Following a coup by the Thai military, the United States has curtailed military-to-military engagement with the Kingdom of Thailand in accordance with U.S. law, Pentagon press secretary Navy Rear Adm. John Kirby said in a written statement today.
The Royal Thai Armed Forces took over the country Thursday after earlier imposing martial law. Kirby called on Thai military leaders to “end this coup and restore to the people of Thailand both the principles and the process of democratic rule, including a clear path forward to elections.”
Thailand is one of America’s oldest allies. The first treaty between the nations was ratified in 1837, and today Thailand is a “major non-NATO military ally.”
Kirby referenced this long association in his statement. “While we have enjoyed a long and productive military-to-military relationship with Thailand, our own democratic principles and U.S. law require us to reconsider U.S. military assistance and engagements,” he said.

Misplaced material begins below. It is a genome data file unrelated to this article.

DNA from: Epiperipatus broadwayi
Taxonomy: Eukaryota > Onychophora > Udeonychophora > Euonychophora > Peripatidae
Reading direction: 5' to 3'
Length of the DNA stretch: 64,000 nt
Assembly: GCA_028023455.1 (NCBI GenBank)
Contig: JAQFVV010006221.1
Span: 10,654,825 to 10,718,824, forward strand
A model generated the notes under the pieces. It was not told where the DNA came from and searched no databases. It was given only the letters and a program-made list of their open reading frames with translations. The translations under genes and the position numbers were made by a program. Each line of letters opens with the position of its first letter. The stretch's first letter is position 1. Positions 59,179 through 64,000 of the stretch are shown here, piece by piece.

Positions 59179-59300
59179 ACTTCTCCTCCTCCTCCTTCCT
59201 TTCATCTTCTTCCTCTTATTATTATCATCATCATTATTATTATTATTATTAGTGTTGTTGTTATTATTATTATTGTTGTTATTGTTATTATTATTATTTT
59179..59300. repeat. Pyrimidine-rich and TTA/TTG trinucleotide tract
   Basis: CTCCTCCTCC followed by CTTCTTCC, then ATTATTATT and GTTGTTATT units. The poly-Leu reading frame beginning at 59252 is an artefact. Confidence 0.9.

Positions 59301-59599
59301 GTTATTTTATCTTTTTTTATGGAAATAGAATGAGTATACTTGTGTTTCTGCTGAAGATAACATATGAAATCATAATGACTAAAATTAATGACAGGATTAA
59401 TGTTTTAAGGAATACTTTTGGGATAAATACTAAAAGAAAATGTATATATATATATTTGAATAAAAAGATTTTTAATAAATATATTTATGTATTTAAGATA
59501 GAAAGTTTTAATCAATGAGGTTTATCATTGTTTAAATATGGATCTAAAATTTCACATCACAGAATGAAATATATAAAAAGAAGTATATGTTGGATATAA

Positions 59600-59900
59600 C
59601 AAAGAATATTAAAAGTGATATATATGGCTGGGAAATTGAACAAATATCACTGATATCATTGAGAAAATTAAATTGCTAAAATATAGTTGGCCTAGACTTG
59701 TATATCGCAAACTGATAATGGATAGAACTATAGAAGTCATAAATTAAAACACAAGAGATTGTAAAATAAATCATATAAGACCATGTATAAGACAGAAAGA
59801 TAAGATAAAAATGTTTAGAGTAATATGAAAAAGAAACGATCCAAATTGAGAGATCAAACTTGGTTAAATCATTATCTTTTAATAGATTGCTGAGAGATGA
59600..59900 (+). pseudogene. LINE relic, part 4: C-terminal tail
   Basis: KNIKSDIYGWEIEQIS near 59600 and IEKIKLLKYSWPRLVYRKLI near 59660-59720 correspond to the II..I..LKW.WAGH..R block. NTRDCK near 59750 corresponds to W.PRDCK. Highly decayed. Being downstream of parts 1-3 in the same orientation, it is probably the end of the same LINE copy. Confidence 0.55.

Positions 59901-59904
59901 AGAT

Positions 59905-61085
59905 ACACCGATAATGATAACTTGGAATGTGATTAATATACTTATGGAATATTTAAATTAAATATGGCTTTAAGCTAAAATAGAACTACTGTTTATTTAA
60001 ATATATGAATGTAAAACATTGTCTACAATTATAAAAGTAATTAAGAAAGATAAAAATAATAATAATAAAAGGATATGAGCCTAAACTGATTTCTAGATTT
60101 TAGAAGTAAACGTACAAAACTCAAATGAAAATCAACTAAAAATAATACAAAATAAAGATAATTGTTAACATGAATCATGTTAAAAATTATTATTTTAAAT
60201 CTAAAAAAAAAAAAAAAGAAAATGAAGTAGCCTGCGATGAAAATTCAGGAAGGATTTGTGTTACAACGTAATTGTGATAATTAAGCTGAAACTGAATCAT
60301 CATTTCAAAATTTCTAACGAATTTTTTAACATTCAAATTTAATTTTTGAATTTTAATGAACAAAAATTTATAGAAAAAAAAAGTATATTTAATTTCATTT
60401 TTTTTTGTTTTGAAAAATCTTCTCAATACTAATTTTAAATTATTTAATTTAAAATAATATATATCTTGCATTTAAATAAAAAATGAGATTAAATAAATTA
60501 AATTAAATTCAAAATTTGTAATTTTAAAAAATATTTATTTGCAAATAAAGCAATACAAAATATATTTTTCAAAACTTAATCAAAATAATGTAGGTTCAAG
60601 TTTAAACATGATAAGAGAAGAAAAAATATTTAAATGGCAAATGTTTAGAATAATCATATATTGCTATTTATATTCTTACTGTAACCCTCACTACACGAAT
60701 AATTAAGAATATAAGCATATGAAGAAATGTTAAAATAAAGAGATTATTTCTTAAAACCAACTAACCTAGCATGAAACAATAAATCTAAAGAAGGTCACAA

In response to the coup, the United States has canceled the ongoing exercise Cooperation Afloat Readiness and Training 2014. The visit of U.S. Pacific Fleet commander Navy Adm. Harry Harris, which was set for next month, has also now been canceled.
In addition, the United States has rescinded an invitation to Royal Thai Armed Forces Commander General Thanasak Patimaprakorn to visit U.S. Pacific Command in June.
“We will continue to review additional engagements as necessary until such time that events in Thailand no longer demand it,” Kirby said. “We urge the Royal Thai Armed Forces to act in the best interests of their fellow citizens by ending this coup and restoring the rule of law and the freedoms assured those citizens through democratic principles.”
Thailand is one of 23 nations scheduled to participate in the Rim of the Pacific Exercises that begin June 26 and last through August. Thailand also hosts the annual Cobra Gold exercises, one of the largest exercises in Southeast Asia. The 2014 iteration of Cobra Gold ended in February.
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